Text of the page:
Factors driving the changing mood include the present low-interest-rate environment, fears over the ongoing bull market, and a likely retirement savings shortfall of $3.83 trillion for Americans between age 35 and 64, according to the Employee Benefit Research Institute (EBR).

Indeed, some 41% of households fear running out of money in later life, the EBR reports.

BlackRock's pitch for LifePath aims squarely at those households.

LifePath also reduces the amount of work for investors to buy annuities, making the process mostly automatic. It also removes the psychological barrier of making them withdraw funds to put into annuities -- a shift, sources say, will increase adoption.

BlackRock hopes one, plus one, plus one equals five, according to Lau.

"This differentiation, along with the increasingly clear value of lifetime income, particularly for the typical demographics of 401(k) participants, and the additional revenue BlackRock will undoubtedly realize, are the driving reasons for this move," he says.

Mustering muscle

The combination is a far cry from the bold claims made in 2018 of a groundbreaking strategic project, initially code-named Otto, after German Chancellor Otto Von Bismarck, who revolutionized retirement saving with a national pension scheme in the 1880s.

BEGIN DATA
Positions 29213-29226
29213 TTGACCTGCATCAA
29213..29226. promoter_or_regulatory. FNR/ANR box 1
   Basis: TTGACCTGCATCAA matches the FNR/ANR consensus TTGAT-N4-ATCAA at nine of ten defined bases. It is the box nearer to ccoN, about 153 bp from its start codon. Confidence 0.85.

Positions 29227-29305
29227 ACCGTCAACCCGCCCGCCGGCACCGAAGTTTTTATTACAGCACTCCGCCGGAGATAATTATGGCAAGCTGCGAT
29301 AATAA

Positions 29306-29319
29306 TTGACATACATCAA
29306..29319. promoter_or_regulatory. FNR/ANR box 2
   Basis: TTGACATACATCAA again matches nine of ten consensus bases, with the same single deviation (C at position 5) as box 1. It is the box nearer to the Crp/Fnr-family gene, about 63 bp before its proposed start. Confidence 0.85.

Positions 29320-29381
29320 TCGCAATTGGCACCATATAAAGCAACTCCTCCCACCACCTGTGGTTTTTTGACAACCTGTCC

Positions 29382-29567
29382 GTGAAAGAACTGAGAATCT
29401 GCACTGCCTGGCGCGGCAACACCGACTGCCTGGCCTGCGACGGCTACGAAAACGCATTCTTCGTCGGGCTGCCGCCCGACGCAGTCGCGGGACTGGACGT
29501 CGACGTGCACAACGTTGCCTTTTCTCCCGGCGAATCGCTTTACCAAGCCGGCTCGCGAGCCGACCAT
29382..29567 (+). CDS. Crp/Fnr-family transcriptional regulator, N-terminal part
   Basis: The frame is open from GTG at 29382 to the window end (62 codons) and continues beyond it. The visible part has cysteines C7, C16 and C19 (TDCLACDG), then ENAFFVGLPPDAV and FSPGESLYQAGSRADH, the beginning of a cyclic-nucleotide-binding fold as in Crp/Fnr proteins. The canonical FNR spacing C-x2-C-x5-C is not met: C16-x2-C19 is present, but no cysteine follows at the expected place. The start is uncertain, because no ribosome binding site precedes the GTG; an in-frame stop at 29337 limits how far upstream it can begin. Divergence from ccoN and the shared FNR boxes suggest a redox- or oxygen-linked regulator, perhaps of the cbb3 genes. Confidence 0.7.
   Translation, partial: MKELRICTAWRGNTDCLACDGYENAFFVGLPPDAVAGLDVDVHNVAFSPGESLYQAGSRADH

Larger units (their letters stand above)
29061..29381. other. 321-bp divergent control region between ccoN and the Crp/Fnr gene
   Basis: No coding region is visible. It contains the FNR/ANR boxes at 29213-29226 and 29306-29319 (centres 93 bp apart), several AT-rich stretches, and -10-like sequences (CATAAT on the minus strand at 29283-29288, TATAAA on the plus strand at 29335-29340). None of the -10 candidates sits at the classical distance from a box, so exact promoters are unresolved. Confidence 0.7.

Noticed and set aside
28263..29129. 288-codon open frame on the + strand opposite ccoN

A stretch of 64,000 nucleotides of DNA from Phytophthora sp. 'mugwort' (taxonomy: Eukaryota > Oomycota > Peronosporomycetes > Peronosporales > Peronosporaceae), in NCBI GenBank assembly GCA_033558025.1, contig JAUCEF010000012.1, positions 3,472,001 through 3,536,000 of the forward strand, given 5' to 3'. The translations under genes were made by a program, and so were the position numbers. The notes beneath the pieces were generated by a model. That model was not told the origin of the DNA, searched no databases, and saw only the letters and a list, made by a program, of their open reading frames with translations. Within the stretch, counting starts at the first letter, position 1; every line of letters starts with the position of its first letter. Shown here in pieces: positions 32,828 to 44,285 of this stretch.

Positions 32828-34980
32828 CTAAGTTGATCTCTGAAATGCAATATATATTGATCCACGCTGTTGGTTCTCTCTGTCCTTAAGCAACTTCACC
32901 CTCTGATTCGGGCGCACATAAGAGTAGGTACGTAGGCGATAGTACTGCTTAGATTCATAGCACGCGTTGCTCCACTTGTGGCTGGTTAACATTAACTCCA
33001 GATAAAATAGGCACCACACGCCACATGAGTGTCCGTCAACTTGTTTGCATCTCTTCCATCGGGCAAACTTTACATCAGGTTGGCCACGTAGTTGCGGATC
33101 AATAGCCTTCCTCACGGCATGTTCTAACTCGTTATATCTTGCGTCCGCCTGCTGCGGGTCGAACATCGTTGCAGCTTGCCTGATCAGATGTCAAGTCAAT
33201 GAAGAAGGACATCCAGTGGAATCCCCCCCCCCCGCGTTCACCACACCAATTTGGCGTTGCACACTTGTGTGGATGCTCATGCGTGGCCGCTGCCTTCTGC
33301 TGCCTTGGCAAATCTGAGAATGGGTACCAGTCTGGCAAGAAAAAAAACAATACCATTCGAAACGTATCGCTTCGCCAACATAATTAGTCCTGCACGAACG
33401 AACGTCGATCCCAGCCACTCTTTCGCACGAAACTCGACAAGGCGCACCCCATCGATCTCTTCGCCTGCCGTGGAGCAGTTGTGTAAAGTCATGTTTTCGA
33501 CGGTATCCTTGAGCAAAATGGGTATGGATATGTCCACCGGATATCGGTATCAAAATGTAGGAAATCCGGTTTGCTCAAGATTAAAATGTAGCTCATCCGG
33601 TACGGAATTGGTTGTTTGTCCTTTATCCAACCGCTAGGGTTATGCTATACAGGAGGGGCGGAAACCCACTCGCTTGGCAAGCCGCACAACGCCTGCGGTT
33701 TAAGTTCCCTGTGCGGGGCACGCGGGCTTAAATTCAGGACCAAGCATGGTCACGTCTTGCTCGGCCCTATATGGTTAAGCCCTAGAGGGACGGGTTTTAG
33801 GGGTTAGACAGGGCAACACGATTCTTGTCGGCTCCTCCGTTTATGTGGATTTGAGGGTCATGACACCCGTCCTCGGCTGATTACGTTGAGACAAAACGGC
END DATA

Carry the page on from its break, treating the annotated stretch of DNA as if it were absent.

Anne Ackerley
Anne Ackerley: Some, maybe more than others, understood what we were trying to achieve

Indeed, a Dec. 2018 secret meeting between Fink and Microsoft CEO Satya Nadella set industry pulses racing, as analysts mulled just how the two firms could work together in the 401(k) market.

Microsoft has largely been absent since then and has yet to answer what role, if any, it plays in Paycheck.

The issue for BlackRock is that its muscle in asset management doesn't necessarily apply to insurance.

In 2019, BlackRock pressed insurers to accept payment only for the spread between the yields they produced when investing buyers' cash, and the monthly payouts they make to annuity holders, the Wall Street Journal reports.

"Some, maybe more than others, understood what we were trying to achieve," BlackRock retirement group head, Anne Ackerley told the broadsheet.

State of play

BlackRock manages more than $1 trillion on behalf of 72,000 defined contribution (DC) plans, according to CEO Larry Fink. This sum accounts for roughly 10% of the $10.4 trillion in US DC assets, according to Investment Company Institute (ICI) data.

BlackRock is the fourth largest domestic TDF vendor. It trails Vanguard, which holds 36.7% marketshare, Fidelity Investments (13.3%) and T.Rowe Price (11.6%), according to Morningstar.

The TDF market is valued at roughly $2.8 trillion overall, according to Morningstar data.

BlackRock intends to launch mutual funds with an annuity component, too, according to the Wall Street Journal.

Some 66% of 401(k) plan assets are held in mutual funds, according to the ICI.